Perfection may be too much to expect from any system that has to deal with human error in all its messiness. As one journal editor told Wager, each retraction is "painfully unique".
But as more retractions hit the headlines, some researchers are calling for ways to improve their handling. Suggested reforms include better systems for linking papers to their retraction notices or revisions, more responsibility on the part of journal editors and, most of all, greater transparency and clarity about mistakes in research.
The reasons behind the rise in retractions are still unclear. "I don't think that there is suddenly a boom in the production of fraudulent or erroneous work," says John Ioannidis, a professor of health policy at Stanford University School of Medicine in California, who has spent much of his career tracking how medical science produces flawed results.
In surveys, around 1–2% of scientists admit to having fabricated, falsified or modified data or results at least once (D. Fanelli PLoS ONE 4, e5738; 2009). But over the past decade, retraction notices for published papers have increased from 0.001% of the total to only about 0.02%. And, Ioannidis says, that subset of papers is "the tip of the iceberg" — too small and fragmentary for any useful conclusions to be drawn about the overall rates of sloppiness or misconduct.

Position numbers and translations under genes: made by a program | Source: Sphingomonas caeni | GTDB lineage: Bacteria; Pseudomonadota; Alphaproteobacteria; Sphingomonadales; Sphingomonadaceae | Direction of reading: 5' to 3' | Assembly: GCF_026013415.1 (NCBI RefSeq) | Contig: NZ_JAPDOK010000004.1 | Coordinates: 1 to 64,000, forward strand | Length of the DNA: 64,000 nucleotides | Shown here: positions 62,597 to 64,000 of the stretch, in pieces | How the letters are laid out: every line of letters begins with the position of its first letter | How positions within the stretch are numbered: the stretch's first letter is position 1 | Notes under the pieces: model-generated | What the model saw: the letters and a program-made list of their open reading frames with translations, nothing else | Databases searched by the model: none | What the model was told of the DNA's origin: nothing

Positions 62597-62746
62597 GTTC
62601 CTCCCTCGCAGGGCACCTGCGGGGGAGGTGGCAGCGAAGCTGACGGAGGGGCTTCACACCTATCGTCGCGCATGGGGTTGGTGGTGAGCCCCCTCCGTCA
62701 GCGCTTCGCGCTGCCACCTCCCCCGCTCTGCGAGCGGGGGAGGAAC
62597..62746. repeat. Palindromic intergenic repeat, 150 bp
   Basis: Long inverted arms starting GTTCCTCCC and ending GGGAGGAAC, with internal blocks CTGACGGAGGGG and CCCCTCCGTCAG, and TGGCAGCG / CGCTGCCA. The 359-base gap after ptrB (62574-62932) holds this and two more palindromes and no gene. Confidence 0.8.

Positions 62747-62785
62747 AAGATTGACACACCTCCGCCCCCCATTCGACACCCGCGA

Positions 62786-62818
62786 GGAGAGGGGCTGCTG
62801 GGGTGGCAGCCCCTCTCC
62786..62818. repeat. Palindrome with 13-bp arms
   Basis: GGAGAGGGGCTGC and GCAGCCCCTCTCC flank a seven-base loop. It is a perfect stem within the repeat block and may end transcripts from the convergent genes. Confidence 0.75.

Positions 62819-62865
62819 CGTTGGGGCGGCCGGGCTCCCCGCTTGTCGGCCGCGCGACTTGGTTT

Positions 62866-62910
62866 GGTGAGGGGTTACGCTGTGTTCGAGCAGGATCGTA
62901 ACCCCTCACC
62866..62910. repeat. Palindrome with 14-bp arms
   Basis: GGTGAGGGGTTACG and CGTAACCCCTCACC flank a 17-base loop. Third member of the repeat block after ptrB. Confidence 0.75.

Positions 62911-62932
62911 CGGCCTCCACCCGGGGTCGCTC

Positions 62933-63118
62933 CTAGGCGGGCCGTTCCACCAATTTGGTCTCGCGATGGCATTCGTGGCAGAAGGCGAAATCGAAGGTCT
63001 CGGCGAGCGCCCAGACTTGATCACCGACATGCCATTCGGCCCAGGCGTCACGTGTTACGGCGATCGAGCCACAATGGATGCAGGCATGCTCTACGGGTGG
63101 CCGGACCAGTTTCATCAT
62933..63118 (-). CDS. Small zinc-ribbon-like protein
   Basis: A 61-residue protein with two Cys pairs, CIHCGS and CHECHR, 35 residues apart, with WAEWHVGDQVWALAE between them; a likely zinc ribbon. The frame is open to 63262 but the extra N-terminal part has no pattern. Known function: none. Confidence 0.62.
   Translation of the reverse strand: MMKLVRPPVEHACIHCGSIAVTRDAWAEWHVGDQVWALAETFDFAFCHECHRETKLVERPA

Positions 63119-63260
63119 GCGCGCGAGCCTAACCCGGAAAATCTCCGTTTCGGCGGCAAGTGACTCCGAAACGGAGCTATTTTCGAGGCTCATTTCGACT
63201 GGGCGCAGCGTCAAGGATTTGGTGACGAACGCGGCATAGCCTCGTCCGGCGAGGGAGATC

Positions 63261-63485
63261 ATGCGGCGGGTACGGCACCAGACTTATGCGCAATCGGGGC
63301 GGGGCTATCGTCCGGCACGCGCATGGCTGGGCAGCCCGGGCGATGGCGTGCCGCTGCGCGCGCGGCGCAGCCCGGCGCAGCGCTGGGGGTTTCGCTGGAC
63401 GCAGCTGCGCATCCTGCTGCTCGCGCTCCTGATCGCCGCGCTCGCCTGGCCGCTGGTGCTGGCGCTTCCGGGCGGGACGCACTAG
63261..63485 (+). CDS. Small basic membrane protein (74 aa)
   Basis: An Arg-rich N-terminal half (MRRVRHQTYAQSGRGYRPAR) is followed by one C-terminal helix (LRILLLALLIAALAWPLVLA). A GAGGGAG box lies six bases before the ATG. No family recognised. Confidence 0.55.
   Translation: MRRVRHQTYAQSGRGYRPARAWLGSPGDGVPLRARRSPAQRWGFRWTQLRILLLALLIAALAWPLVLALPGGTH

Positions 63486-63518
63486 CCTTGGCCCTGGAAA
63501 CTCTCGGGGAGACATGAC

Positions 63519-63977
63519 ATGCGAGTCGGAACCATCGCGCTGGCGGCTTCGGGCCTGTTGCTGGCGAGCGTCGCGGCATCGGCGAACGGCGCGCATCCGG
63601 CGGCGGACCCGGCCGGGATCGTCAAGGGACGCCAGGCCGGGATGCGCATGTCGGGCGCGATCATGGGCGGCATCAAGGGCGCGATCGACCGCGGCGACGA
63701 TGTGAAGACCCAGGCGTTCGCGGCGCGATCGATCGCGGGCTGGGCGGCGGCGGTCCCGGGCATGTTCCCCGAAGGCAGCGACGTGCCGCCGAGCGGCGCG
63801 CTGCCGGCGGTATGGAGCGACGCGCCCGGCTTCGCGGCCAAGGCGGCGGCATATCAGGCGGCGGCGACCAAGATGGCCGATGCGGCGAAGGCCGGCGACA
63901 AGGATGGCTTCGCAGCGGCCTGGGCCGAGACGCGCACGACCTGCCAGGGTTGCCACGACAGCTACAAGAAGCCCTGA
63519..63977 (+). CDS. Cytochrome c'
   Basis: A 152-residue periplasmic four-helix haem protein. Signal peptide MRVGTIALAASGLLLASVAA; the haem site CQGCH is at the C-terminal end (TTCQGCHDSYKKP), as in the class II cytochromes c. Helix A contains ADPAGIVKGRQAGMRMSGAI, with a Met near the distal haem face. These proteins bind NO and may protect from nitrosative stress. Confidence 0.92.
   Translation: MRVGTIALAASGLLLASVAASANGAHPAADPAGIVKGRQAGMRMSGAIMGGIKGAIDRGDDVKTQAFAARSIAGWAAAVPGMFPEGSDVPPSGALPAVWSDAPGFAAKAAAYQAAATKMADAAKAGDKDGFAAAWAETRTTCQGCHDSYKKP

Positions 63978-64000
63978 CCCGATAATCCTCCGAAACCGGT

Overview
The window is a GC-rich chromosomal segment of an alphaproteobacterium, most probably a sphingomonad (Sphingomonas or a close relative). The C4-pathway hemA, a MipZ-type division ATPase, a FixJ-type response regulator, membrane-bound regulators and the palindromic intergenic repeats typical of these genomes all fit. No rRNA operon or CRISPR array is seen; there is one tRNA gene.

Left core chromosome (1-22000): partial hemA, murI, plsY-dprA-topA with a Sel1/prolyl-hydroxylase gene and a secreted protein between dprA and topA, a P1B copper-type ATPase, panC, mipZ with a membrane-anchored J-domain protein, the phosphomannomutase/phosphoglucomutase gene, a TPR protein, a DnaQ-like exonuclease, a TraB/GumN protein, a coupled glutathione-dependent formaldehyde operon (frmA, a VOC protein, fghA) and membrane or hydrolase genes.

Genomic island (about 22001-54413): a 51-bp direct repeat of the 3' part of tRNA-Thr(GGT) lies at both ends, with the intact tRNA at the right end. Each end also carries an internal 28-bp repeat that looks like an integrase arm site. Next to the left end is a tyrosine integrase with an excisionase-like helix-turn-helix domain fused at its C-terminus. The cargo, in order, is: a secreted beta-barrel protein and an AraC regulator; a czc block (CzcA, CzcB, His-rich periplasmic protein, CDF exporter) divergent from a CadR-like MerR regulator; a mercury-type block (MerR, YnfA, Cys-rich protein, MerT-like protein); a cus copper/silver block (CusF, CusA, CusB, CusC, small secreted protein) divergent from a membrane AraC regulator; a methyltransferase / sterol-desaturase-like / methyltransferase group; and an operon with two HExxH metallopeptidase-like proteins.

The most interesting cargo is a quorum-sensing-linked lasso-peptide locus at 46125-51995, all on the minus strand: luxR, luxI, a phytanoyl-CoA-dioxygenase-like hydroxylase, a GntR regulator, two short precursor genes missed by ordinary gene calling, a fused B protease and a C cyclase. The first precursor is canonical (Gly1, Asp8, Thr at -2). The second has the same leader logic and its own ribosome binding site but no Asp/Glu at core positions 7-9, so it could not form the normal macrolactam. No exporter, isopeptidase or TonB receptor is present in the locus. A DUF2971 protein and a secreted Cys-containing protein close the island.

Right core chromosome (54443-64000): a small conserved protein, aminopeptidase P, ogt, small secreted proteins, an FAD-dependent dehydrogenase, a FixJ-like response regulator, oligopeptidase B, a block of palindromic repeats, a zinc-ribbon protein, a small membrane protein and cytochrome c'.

Instead, it is more probable that the growth in retractions has come from an increased awareness of research misconduct, says Steneck. That's thanks in part to the setting up of regulatory bodies such as the US Office of Research Integrity in the Department of Health and Human Services. These ensure greater accountability for the research institutions, which, along with researchers, are responsible for detecting mistakes.
The growth also owes a lot to the emergence of software for easily detecting plagiarism and image manipulation, combined with the greater number of readers that the Internet brings to research papers. In the future, wider use of such software could cause the rate of retraction notices to dip as fast as it spiked, simply because more of the problematic papers will be screened out before they reach publication. On the other hand, editors' newfound comfort with talking about retraction may lead to notices coming at an even greater rate.
"Norms are changing all the time," says Steven Shafer, editor-in-chief of the journal Anesthesia & Analgesia, who has participated in two major misconduct investigations — one of which involved 11 journals and led to the retraction of some 90 papers.